When college coaches ask about Morgan Robinson, Felicia Jenkins tells them Robinson has to be seen to be appreciated.

"The tape does not do this kid justice," said Jenkins, coach of the Kingsway girls' basketball team.

And Jenkins will tell stories of how Robinson, without words — just by a look in her eyes —  can get teammates to follow her in pressure situations, make them work harder.

She'll talk about the effort that Robinson gives, a motor that sometimes makes opponents look comical. Robinson, in a game's biggest moment, might grab a rebound under the basket on the defensive end, burst into a sprint, outrun everyone on the court — even those who had a big head start — and find herself alone at the other end for an easy layup.

That play, it turns out, is common for Kingsway this season.

"She's a program changer for anybody," Jenkins says to those coaches, who have been taking increasing notice of late. "She's electrifying. She brings an energy that you have to be in the gym to fully understand."

Kingsway, by most estimations, was set to be in rebuild mode this season after some key losses to graduation.

But, as is her style, Robinson — a shifty, lightning-fast junior point guard — emerged out of nowhere and is running circles around opponents. Her Dragons are 13-1, ranked among the top teams in South Jersey after barely being on the area's radar to start the season. And Robinson is averaging 18 points per game, up from just 9 points per game last season.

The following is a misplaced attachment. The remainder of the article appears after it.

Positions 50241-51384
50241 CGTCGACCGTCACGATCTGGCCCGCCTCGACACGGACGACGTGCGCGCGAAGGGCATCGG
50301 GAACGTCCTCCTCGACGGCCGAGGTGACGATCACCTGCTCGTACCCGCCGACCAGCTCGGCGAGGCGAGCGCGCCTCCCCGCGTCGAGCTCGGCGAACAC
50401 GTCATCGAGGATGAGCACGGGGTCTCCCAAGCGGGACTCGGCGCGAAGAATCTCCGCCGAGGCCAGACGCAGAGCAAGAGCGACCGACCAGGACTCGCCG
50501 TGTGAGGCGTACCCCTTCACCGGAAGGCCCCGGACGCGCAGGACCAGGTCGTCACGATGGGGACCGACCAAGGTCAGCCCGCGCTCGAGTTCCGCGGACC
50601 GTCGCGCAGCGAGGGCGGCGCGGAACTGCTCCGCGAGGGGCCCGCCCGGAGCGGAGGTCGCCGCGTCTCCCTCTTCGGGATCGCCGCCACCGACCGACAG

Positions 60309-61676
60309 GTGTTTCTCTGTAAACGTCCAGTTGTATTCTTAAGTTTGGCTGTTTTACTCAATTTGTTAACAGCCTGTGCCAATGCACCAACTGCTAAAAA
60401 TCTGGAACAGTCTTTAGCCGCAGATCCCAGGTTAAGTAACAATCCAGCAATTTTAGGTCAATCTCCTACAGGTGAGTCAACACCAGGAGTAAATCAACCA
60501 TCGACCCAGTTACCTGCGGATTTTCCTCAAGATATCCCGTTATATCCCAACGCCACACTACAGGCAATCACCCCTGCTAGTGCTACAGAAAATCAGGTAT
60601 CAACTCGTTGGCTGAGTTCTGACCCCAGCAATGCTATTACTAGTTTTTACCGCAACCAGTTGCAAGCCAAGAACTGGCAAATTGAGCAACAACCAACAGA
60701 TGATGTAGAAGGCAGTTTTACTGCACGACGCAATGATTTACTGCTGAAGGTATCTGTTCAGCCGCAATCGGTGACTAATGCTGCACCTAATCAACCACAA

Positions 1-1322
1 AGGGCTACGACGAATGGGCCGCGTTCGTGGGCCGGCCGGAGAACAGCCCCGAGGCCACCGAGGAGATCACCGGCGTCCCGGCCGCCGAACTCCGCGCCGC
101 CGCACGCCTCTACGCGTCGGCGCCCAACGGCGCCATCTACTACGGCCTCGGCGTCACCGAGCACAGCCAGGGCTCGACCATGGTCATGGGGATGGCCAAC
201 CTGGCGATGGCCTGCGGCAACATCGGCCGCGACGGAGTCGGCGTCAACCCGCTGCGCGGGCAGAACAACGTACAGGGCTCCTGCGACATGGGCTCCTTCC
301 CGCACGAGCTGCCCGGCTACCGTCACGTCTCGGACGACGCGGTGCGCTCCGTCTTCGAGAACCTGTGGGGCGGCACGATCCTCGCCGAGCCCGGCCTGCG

"It's a tribute to her and to her attitude," Jenkins said. "And we spoke candidly before the season. She was flying under the radar a little bit on the recruiting scene. And the biggest knock on her was that because she plays too unselfishly she wasn't taking a lot of shots.

"I told her, 'It's your time. You have to shoot more. You have to lead this team.' And she's doing it."

Robinson is unassuming and humble off the court. She appears to relish the spotlight during games, but it's fueled entirely by a competitive nature. Off the court, she's not going out of her way to seek attention.

"I like the pressure during the games, and the one thing I try to do is bring as much energy as possible," Robinson said. "I'm lucky that I have great teammates. I support them, and they support me."

Robinson said she understood her new role coming into this season, and she worked last offseason to make sure she was ready. The work paid off.

And her knack for taking over games has been obvious.

She stole the ball and scored in transition to open the overtime period against Shawnee on Dec. 30, and she went 4 of 4 from the line in the extra period to carry her team to its first signature win of the season.

On Jan. 20 against Paul VI, she scored a season-high 27 points, willing her team to a one-point win against its toughest opponent of the season so far.

"I'm just trying to do everything I can to help our team reach our goals this year," Robinson said. "Honestly, that's been my biggest focus."

Still a pass-first point guard by nature, Jenkins said her star player is bringing out the potential in the players around her. By elevating her own game, Robinson has elevated her teammates and the expectations for the team.

"She'll still make passes when she could very well take the shot herself. But we are seeing her take and make those big shots," Jenkins said. "She's bringing the rest of these young ladies up with her. You never see her drop her head. You never see her scold a teammate. … She's the ultimate teammate."